• Piraphat Sompiangchai (Night), 16, said he felt in good health and he would like to eat pork pan chabu very much. He thanked everyone for all the moral support.
  • Adul Sam-on (Dul), 14, said his condition had improved and he would like to go to a KFC shop. He said he was now killing time by drawing pictures of his friends and Coach Ek in the cave.
  • He also said in English: “I’m Adul. I’m very fine. Thank you for helping us. Thank you very much.”
  • Ekkapol Chanthawong, 25, or Coach Ek, said he his condition was improving and he now felt strong. He would like to eat fried rice with crisp pork. He said he would like to thank all the people and all the ministries and Navy SEALs as well as the doctors for helping the team.
  • Pornchai Khamluang (Tee), 16, said he would like to eat fried rice with crisp pork and would like to thank everyone for all the moral support.
  • Sompong Jaiwong (Pong), 13, said he was strong now. He would like to eat curry basil rice with fried egg. He thanked everyone for all the moral support and thanked the international community for helping the team. “Thank you,” he said in English.
  • Mongkol Boonpiam (Mark), 13, said he was now strong and could even run. He would like to eat a piece of steak. He thanked everyone for all the moral support and promised to fight on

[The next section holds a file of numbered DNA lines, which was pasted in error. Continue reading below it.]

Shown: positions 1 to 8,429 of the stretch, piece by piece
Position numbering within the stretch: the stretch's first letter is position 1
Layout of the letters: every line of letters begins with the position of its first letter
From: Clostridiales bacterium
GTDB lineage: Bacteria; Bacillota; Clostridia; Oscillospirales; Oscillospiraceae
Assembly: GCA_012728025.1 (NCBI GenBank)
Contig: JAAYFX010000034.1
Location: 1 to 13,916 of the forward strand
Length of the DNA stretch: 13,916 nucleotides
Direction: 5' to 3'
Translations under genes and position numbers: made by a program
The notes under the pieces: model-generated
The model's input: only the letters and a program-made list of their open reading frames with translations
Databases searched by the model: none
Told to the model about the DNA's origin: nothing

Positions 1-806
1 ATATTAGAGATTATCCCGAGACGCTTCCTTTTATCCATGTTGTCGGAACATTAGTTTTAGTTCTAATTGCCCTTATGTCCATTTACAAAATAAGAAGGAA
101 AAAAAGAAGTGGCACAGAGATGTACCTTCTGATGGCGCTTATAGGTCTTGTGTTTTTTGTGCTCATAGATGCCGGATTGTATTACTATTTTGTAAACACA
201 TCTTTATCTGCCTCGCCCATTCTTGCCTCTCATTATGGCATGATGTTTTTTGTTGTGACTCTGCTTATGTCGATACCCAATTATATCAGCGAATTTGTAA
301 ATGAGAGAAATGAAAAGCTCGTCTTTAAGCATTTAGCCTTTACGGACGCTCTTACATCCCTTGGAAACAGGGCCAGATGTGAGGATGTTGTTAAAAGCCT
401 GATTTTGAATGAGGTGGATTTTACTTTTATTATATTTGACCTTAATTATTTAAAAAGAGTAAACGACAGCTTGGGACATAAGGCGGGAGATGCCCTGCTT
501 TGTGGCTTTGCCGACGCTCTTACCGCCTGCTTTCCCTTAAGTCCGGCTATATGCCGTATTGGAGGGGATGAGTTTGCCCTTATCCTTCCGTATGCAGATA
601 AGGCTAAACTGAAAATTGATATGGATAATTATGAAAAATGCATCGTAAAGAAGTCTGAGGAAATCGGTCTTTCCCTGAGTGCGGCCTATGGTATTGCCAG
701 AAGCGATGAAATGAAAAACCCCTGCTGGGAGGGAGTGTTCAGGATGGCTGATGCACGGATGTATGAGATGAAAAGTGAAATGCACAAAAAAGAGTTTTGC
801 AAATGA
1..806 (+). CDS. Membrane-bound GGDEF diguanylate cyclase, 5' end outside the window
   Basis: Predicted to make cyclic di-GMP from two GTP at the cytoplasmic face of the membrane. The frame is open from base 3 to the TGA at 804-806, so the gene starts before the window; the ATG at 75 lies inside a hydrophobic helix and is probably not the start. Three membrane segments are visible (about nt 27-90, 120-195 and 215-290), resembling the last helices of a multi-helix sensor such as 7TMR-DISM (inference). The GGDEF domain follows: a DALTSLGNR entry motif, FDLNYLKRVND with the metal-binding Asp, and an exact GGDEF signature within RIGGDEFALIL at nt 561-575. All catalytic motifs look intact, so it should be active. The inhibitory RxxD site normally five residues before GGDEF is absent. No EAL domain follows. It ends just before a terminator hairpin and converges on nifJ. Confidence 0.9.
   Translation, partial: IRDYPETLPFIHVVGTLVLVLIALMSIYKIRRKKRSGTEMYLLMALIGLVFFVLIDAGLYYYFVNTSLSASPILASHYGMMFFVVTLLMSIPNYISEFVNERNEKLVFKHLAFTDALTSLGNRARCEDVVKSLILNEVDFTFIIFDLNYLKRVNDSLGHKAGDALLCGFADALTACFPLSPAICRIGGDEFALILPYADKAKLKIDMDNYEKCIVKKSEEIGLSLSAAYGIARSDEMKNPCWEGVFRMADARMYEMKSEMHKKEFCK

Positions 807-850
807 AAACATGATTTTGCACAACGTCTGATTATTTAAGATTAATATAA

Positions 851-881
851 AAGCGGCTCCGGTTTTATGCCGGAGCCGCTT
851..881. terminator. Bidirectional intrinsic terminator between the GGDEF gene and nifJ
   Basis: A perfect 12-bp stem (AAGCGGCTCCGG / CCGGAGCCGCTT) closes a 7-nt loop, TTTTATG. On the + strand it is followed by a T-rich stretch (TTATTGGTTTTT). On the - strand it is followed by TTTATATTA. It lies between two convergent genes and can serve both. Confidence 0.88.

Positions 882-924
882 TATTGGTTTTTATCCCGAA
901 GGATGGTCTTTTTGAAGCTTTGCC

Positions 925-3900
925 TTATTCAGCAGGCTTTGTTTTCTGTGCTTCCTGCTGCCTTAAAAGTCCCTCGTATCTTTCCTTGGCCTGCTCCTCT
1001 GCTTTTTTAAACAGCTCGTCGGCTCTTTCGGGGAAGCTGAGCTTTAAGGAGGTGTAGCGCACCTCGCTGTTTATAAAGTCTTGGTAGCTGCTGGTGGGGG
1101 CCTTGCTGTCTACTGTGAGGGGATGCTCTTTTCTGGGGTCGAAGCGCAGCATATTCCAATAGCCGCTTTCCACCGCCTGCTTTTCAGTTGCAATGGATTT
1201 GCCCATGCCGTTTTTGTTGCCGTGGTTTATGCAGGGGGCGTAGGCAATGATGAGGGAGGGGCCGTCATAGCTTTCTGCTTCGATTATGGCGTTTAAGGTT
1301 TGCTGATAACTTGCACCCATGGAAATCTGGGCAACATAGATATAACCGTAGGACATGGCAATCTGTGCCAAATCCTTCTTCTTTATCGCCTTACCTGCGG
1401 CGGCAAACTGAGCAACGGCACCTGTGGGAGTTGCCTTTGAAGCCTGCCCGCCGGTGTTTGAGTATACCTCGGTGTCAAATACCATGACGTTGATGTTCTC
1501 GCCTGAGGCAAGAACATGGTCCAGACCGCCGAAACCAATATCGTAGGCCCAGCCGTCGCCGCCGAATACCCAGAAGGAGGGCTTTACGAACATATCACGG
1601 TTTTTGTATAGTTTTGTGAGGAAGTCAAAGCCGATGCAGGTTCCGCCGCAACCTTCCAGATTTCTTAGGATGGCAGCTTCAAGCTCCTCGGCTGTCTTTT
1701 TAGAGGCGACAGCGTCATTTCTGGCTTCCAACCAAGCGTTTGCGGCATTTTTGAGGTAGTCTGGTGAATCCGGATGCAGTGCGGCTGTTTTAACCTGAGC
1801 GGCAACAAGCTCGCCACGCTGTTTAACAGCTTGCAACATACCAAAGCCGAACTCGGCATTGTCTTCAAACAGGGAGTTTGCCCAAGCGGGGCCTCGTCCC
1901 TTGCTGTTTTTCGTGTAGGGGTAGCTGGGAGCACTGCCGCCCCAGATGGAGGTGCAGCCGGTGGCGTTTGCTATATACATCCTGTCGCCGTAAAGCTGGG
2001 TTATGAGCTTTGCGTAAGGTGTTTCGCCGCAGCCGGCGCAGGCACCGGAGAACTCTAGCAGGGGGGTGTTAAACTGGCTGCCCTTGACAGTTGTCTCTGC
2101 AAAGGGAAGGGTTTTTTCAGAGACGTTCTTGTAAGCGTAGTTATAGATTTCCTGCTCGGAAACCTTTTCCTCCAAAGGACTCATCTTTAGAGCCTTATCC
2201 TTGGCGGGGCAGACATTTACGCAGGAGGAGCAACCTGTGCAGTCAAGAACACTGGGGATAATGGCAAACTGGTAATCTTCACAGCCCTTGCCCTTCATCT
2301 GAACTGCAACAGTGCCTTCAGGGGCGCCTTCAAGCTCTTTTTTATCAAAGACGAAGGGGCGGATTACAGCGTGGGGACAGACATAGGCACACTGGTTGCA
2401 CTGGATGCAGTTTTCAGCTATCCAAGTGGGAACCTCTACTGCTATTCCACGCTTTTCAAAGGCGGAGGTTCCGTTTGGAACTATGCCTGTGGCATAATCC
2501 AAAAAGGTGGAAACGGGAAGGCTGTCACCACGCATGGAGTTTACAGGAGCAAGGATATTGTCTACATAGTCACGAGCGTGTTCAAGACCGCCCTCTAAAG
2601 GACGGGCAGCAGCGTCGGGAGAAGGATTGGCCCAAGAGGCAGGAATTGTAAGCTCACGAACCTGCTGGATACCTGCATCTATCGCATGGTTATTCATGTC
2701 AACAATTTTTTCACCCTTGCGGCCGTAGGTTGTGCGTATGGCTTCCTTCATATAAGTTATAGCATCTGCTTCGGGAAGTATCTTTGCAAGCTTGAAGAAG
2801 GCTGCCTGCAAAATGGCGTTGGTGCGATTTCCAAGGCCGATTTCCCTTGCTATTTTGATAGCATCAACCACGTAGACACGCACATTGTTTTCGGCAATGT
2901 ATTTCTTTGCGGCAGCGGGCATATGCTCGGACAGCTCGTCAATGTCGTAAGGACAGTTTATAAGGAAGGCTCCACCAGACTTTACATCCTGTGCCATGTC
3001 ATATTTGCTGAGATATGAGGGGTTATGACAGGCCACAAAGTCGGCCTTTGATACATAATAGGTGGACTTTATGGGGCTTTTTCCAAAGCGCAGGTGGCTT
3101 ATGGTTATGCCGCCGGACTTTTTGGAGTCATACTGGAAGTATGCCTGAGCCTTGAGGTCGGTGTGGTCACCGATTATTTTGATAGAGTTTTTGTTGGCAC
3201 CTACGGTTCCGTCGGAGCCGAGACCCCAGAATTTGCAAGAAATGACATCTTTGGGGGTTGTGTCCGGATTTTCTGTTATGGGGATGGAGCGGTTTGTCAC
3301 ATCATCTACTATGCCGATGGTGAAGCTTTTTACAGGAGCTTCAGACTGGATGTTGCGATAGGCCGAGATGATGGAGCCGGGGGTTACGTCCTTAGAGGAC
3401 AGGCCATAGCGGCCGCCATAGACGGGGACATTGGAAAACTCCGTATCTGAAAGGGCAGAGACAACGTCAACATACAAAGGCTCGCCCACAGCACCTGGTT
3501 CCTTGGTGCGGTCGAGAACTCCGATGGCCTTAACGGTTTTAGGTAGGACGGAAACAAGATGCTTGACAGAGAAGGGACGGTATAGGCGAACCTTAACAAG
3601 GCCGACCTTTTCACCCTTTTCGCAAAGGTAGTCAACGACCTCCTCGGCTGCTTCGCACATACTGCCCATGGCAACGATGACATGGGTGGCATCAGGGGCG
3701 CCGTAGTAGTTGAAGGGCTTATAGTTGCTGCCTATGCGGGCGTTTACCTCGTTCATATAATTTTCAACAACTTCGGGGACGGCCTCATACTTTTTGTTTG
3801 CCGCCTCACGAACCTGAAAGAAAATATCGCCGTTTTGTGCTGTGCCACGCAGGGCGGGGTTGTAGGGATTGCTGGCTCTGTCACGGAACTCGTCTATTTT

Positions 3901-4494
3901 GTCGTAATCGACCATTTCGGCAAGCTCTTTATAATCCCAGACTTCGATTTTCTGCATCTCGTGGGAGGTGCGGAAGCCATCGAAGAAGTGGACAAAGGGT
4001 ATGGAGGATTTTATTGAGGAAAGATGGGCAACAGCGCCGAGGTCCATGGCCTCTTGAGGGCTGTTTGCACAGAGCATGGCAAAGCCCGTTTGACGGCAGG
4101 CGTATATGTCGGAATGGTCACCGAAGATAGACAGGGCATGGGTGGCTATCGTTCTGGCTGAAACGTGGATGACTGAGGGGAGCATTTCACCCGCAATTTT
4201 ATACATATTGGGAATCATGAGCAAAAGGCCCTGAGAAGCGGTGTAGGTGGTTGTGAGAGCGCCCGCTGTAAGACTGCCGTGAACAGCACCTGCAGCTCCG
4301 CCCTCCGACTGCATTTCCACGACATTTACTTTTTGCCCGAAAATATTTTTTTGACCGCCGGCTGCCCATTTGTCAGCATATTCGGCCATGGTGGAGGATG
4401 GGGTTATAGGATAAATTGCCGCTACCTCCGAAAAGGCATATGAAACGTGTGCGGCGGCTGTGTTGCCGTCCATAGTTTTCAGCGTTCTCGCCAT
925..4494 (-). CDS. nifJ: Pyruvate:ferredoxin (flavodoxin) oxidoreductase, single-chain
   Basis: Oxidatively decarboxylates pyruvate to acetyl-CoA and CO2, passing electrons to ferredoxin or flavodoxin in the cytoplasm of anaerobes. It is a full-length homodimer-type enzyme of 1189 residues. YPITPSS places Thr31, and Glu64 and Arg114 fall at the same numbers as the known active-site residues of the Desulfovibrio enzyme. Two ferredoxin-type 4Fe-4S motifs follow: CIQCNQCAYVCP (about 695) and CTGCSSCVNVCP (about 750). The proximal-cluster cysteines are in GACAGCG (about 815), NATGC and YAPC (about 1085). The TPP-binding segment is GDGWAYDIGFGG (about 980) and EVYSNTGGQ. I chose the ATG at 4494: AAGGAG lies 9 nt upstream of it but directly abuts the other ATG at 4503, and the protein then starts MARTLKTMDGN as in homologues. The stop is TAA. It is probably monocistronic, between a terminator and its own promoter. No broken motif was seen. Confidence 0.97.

• This handout video grab taken from footage released by The Thai government public relations department (PRD) and Government spokesman bureau on July 11, 2018 shows members of the "Wild Boars" football team being treated at a hospital in Chiang Rai.
  • The 12 boys rescued from a Thai cave were passed "sleeping" on stretchers through the treacherous passageways, a former Thai Navy SEAL told AFP on July 11, giving the first clear details of an astonishing rescue mission that has captivated the world.
  • Doctors have said they are in good physical and mental health -- a view backed up by the footage made available by the Thai government showing them behind quarantine glass in bed wearing smocks and facemasks, flashing peace signs and doing the traditional "wai" greeting.
  • They do not look shell-shocked or stunned despite a potentially harrowing 18 days inside a dank, dark cave followed by a risky rescue operation that was dubbed "Mission Impossible".
  • A screen grab shows people looking through glass at the boys

During their TV news conference, the boys said when they entered the cave on June 23 they had planned to only be inside the cave for about an hour after football practice. But a rainy season downpour flooded the tunnels, trapping them.

The boys had no food and survived only on water. They took turns digging at the cave walls, hoping to find a way out.

"We drank water from stalactites. On the first day we were ok, but after two days we started feeling tired," said Pornchai Kamluang, 16, adding that their coach, Ekkapol Chanthawong, told them to stay still when possible to preserve energy.

"This experience made me stronger and taught me not to give up," said the team's youngest member, who goes by the name Titan.

The boys will eventually spend time as novice Buddhist monks to honour the dead diver's memory, their coach said on Wednesday.

ALSO READ: Boys tried to dig their way out every day while inside cave: Doctor